Wrapping my brain around — well, my brain

I’ve been having some weird issues over the past three months.

My friend J says I’m good at listening to my body and paying attention to what is going on.  Sadly, I think I’m reacting later than I should have.

Late August – I started having some neck pain and some episodes.  My head would feel “full” and would throb.  A few minutes later, it would pass and everything would be fine. I figured it was sinuses or an ear infection.

I hate hip surgery October 1, so that took precedence over some little head thing.  I was on crutches and seeing physical therapy three days a week and trying to keep everything together!  But the episodes continued and were starting to get worse.

When I would stand up, I suddenly would feel unsteady — not dizzy.  I just felt like I couldn’t walk straight or keep balance.  So I would sit back down or work through it if I was out somewhere.  That is NOT easy to do.  Because along with that came double vision.  I was walking through the grocery store last week without the ability to feel sure of my footing and everything looking like twice what it was.  UGH.

It is imperative in my public life that I look like I have my shit together.  Always.  If you saw me that day at Meijer, I would have put on quite the show for you.  You’d never know that all I wanted to do was curl up in my bed with my eyes closed until it passed.  But I stuck it through because that’s me.

Back to the story — Let’s look at the timeline now.

  • September – episodes of throbbing in the head and occasional unsteadiness upon standing
  • October – same episodes but now with double vision and constant pain in my lower back and neck
  • Late October – go see my General Practitioner Dr. K.  We try amoxicillan though probably not it
  • 10 days later, Dr. K says go see an Ear, Nose and Throat.  He says – you don’t have any issues with me, see a neurologist.
  • November – meet Dr. M the neurologist who orders two MRIs – one of my brain and one of my neck.  To see what is going on.  The brain is a secondary scan because sometimes there are lesions due to cancer.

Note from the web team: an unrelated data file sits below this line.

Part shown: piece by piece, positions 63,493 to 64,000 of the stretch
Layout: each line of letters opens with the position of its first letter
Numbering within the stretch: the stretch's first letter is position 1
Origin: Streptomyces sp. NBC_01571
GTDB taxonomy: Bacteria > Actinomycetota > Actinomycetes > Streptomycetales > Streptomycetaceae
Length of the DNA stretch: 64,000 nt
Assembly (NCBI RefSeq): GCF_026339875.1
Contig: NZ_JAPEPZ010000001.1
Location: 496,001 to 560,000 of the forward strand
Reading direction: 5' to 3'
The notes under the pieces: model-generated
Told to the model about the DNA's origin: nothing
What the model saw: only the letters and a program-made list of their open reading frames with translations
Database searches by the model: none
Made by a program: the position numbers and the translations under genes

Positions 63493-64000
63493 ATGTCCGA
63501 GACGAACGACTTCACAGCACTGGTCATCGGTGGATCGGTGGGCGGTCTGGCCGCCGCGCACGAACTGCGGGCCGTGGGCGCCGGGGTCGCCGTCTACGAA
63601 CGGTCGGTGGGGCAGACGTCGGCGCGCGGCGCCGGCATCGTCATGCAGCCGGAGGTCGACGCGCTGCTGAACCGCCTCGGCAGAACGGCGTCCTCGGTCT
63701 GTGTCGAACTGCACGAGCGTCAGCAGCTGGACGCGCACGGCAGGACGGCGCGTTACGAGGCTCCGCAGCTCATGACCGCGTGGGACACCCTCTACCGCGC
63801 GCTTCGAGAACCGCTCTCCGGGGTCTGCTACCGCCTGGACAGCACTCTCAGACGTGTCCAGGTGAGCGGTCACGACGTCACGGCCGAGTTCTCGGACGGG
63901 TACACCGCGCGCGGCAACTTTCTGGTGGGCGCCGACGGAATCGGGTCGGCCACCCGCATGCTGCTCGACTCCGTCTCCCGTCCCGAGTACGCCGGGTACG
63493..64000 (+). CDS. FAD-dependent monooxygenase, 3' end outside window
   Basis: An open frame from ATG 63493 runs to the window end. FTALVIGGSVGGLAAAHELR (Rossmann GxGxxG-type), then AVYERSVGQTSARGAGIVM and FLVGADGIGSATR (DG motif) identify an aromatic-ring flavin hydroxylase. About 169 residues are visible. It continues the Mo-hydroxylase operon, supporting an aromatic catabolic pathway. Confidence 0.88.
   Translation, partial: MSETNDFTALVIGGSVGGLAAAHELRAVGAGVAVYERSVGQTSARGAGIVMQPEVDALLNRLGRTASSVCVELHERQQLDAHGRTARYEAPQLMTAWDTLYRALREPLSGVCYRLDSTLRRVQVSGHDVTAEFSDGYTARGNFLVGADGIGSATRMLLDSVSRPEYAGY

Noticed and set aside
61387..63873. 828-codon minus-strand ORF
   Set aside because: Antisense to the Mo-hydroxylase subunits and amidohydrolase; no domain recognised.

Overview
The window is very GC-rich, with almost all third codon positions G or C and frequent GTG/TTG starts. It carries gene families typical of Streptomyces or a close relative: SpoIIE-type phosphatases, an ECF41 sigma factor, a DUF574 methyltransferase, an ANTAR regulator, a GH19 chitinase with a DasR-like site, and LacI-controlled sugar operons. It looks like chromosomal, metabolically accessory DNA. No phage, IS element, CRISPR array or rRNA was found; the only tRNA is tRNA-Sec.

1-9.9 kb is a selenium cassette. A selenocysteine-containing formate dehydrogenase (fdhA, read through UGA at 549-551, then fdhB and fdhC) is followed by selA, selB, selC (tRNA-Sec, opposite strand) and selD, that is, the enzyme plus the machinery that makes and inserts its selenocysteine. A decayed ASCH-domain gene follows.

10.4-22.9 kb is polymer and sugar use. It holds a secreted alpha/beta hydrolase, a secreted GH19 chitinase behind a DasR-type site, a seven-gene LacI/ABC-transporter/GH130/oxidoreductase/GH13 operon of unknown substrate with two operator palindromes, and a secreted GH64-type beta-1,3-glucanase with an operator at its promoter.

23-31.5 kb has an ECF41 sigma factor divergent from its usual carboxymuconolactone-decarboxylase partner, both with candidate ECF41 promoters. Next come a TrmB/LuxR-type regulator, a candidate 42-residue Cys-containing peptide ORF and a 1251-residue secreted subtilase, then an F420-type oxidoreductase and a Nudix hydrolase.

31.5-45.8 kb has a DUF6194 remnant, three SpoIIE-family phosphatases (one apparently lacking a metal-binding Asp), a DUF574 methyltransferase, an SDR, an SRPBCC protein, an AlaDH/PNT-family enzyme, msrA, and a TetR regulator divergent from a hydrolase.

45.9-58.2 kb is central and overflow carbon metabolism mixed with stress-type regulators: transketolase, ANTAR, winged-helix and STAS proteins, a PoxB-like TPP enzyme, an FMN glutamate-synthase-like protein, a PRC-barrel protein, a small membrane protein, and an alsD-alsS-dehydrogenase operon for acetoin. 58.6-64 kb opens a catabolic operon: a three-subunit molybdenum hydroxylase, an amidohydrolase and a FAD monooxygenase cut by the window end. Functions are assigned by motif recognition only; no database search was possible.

• November 5 and 7th – MRI are done
  • November 8 Dr. M the neurologist calls.

Let’s talk about that phone call:

Dr. M “I have your results and I would like to see you to discuss them.”

J “OK, but you can tell me something now.”

Dr. M “No, I really need to see you to discuss.  I have an opening Tuesday at 3”

(It’s Saturday at 1:00 when we are talking.)

J “Yeah, I don’t work like that.  Tell you what, give me your top three ideas.”

Dr. M “You really want to hear something over the phone?”

J “Yes.  I need something.  I cannot wait until Tuesday and come in cold.  I like to have questions prepared.”

Dr. M “Ok.  There are lesions on your brain.  So I will see you Tuesday.”

So there it was.  Brain lesions.  What is a brain lesion?  Why was it there? How did it get there?  What do you do?

I know — lots of questions, and not a lot of information.  And so I spent my weekend waiting.  I also contacted Sue Ward.

Sue doesn’t work for the American Cancer Society anymore.  She works for the American Brain Tumor Association now.  How perfect is that????

Sue got me hooked up with some great information.  Excellent resources.

And I’m going to leave you in this state.  Unknowing…..Wondering…..

7 thoughts on “Wrapping my brain around — well, my brain

  1. I’m sorry to hear this Jennifer. If we had answers, we wouldn’t need to be asking questions because this filthy, disgusting disease would no longer be surrounding us. Keep praying.

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